"We've always been supportive of voluntary labeling, but not mandatory," said Wendell Lee, general counsel of the Wine Institute. "Making it mandatory requires a lot more in terms of the economies of wine production. People spend a lot of money on their labels already, and it takes some time to make sure your labels are accurate."

Unlike food products, wine grapes change from year to year. To print accurate nutrition information, a winery would have to test its ingredients prior to bottling, print a new label and then seek approval for that label from the TTB, potentially delaying the release of the wine by months, Lee said. Otherwise, a company could mistakenly print inaccurate information on the label and face enforcement action from the TTB.

Instead, the Wine Institute suggested wineries should be given a green light to list typical values, rather than exact values, if nutrition labels become mandatory.

"That way it saves us money, and it gives us a way to make product deadlines and labeling deadlines and get the product to market without additional delays," Lee said.

Meanwhile, products like Skinnygirl Wines that cater to consumers who want low-calorie options continue to grow in the market.

Treasury Wine Estates also has a product line designed to cater to the calorie-conscious. Its "Skinny Vine" line includes "Slim Chardonnay," "Mini Moscato" and "Thin Zin," a white zinfandel. Slim Chardonnay contains 86 calories in a 5 ounce pour, compared to other chardonnays which are typically 110 to 120 calories per serving, Elizabeth Hooker, public relations director for Treasury, said in an email.

"Unlike almost all other consumer categories like beer, soft drinks, salty snacks, and even ice cream there was not a compelling low-calorie wine on the market," Hooker said. "We saw an opportunity to create a new segment in wine and give consumers a way to consume fewer calories while still enjoying a high quality, richly flavored selection of wines."

Skinny Vine labels already contain the alcohol level, calories, carbohydrates, protein and fat content, so the ruling won't prompt any changes, Hooker said.

The slim chardonnay is 8.5 percent alcohol by volume, a level achieved by removing some of the alcohol through a filtration process.

Even Weight Watchers is competing in the wine category after it partnered with Australian company McWilliams Wines to make a wine that contains 5.5 percent alcohol by volume, about the same as many craft beers.

Some in the beer industry are welcoming the new labeling guidelines as an opportunity for brewers to show the world that beer doesn't necessarily make people fat.

"There's a misperception about the 'beer gut' and that beer is fattening and filling," said Tom McCormick, executive director of the California Craft Beer Association. "It has always struck me as being very odd and strange to see somebody eating a big bowl of peanuts at a pub and be drinking a light, low-calorie beer that has no flavor to it. In the meantime, they're consuming the caloric equivalent of four or five beers."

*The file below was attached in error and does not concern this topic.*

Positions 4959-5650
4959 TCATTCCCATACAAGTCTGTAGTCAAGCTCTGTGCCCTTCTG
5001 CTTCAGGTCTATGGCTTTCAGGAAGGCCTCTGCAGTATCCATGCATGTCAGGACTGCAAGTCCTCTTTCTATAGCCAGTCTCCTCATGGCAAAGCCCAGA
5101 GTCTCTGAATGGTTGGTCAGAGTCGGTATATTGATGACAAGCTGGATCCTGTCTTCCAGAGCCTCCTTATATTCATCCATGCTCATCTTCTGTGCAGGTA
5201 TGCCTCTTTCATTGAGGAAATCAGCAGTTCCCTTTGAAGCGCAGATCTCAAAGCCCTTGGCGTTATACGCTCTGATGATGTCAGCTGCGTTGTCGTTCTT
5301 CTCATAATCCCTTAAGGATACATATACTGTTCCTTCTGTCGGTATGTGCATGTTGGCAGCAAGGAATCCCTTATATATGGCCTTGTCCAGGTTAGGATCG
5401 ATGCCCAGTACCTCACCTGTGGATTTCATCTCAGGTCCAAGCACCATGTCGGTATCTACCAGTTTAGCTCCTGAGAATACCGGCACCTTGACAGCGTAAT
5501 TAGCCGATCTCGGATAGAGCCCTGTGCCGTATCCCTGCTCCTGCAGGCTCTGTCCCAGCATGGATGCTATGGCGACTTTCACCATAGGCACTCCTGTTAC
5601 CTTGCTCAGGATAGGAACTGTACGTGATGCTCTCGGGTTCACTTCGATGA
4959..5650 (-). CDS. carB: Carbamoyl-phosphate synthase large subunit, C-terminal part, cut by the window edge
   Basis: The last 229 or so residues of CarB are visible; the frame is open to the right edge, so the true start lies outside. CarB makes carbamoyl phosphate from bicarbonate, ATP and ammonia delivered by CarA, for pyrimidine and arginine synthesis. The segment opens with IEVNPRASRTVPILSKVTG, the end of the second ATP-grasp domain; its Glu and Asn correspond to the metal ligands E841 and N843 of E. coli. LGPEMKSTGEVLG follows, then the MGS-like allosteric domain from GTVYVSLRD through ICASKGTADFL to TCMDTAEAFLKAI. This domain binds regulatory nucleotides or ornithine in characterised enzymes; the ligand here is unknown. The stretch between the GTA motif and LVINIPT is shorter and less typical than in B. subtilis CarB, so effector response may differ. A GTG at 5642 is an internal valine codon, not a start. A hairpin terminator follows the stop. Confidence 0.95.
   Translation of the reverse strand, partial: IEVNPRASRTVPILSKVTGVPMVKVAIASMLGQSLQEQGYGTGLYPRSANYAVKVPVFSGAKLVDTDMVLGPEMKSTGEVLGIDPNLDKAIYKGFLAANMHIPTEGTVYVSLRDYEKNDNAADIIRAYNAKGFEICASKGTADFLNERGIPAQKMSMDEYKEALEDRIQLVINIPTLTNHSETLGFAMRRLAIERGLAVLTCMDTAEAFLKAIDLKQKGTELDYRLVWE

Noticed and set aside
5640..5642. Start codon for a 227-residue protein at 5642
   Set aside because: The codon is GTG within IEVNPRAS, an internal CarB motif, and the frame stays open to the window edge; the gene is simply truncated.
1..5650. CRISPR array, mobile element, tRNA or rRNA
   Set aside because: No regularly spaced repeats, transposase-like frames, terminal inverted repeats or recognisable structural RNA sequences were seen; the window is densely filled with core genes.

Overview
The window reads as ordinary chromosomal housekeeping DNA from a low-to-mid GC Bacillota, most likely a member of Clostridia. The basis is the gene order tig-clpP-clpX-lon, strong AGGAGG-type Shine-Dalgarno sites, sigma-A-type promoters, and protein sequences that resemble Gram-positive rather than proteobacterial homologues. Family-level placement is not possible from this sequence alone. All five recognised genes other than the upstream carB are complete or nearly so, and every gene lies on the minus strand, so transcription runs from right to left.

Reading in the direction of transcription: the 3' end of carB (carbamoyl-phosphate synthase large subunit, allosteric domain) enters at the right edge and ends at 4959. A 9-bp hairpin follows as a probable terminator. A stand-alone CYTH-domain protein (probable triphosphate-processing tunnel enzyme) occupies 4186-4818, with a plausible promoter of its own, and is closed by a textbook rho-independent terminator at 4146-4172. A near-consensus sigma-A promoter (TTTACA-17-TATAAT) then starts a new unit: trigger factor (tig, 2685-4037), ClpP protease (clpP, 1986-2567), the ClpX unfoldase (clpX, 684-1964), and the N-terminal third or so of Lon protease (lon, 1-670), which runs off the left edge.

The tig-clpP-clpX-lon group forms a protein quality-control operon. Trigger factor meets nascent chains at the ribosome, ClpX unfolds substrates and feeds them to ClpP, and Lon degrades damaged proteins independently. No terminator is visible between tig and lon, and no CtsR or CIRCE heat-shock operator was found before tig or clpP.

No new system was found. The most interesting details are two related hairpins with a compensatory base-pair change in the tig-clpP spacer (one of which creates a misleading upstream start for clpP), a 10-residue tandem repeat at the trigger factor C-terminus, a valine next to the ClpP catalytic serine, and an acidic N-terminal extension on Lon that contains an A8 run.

Craft brewers stand to gain if brewers eventually have to list ingredients, because they tend to use fewer chemicals than major brewers, McCormick said. The calorie counts range from 60 to 70 at the low end to more than 300 at the high end for a 12-ounce pour, he said.

Whether the extra information alcohol companies could include makes an impact on sales remains to be seen. Other qualities like organic, biodynamic and sustainably farmed grapes have had little impact on consumers' decisions to buy wine, said Ross Goodwin, principal of Bennett Valley Group, which conducts research on direct-to-consumer sales.

"It was not as important as having unique and exclusive wines, limited production wines, friendly service. Issues like that are far more important," Goodwin said. "There are a number of wineries in our local area that are really big on that, and they think it's a point of differentiation, and it's not."

The marketing of brands with words like "skinny" is fraught with peril, said Allison Crowe, director of winemaking for Plata Wine Partners, the winemaking arm of Silverado Premium Properties, and winemaker at Garnet Vineyards.

"There some folks that are like 'Wow, that's really offensive, some of the names of the products,'" Crowe said. "What message are we sending to young women, and to all of us, when we have the message that you should be concerned about your calorie consumption? Or if you want to stay skinny, you've got to drink this beverage?"

Although she's a mother in her 30s who's conscious of her calorie intake, and she respects that some consumers really want the information, Crowe isn't planning to switch to low-calorie brands anytime soon.

"I'm probably going to keep buying my favorite wines, and not sacrifice taste for a 10-calorie difference," Crowe said. "If you start removing alcohol, you really change the flavor of that beverage. You start to have real mouth-feel effects, and the whole wine starts to smell and behave and taste differently on the palate."